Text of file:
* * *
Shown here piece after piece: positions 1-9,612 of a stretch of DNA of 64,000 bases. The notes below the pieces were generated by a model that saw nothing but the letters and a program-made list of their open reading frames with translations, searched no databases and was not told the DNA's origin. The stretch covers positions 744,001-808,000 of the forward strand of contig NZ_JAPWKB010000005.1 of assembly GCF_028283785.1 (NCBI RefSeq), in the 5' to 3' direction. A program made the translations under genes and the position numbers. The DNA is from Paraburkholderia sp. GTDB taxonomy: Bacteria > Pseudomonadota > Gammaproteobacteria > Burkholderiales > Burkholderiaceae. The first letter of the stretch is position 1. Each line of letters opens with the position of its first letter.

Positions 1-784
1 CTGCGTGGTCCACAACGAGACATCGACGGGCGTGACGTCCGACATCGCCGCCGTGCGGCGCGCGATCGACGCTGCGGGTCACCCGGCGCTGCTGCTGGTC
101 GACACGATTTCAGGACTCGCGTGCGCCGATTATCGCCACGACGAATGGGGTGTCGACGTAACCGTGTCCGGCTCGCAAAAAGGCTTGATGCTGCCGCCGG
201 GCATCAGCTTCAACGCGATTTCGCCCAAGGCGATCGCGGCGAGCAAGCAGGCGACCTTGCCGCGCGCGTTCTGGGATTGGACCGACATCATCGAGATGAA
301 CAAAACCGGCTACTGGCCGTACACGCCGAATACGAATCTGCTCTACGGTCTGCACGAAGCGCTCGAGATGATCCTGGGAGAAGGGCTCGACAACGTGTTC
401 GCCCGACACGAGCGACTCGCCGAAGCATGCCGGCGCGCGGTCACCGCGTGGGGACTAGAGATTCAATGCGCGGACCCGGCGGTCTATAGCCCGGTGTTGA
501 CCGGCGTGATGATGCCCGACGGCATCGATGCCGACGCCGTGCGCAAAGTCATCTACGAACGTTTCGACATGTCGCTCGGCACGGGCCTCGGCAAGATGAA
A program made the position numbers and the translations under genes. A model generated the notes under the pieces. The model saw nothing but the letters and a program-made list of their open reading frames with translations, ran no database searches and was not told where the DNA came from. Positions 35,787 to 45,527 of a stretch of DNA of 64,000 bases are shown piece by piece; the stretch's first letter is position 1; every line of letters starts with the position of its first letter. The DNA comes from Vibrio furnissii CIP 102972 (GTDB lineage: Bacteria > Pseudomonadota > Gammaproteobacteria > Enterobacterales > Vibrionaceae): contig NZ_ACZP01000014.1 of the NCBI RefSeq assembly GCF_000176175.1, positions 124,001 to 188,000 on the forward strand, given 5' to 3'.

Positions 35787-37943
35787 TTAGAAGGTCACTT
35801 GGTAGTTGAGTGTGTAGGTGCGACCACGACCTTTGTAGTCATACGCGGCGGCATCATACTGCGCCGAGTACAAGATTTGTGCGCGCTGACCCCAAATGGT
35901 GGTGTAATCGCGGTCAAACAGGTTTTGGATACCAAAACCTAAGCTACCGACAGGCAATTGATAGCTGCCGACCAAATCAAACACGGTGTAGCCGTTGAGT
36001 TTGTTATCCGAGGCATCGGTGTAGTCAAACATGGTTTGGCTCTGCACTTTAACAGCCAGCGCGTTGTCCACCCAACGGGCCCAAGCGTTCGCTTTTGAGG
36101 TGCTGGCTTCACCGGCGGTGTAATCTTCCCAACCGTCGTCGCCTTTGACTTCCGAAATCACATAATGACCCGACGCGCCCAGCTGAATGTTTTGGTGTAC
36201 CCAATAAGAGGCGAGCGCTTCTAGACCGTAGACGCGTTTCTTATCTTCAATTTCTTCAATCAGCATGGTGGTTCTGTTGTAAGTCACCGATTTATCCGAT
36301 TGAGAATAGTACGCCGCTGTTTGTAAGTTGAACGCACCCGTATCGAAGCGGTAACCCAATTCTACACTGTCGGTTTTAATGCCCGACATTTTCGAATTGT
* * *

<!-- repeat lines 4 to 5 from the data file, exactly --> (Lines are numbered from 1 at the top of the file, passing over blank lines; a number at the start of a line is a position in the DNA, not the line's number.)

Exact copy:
101 GACACGATTTCAGGACTCGCGTGCGCCGATTATCGCCACGACGAATGGGGTGTCGACGTAACCGTGTCCGGCTCGCAAAAAGGCTTGATGCTGCCGCCGG
201 GCATCAGCTTCAACGCGATTTCGCCCAAGGCGATCGCGGCGAGCAAGCAGGCGACCTTGCCGCGCGCGTTCTGGGATTGGACCGACATCATCGAGATGAA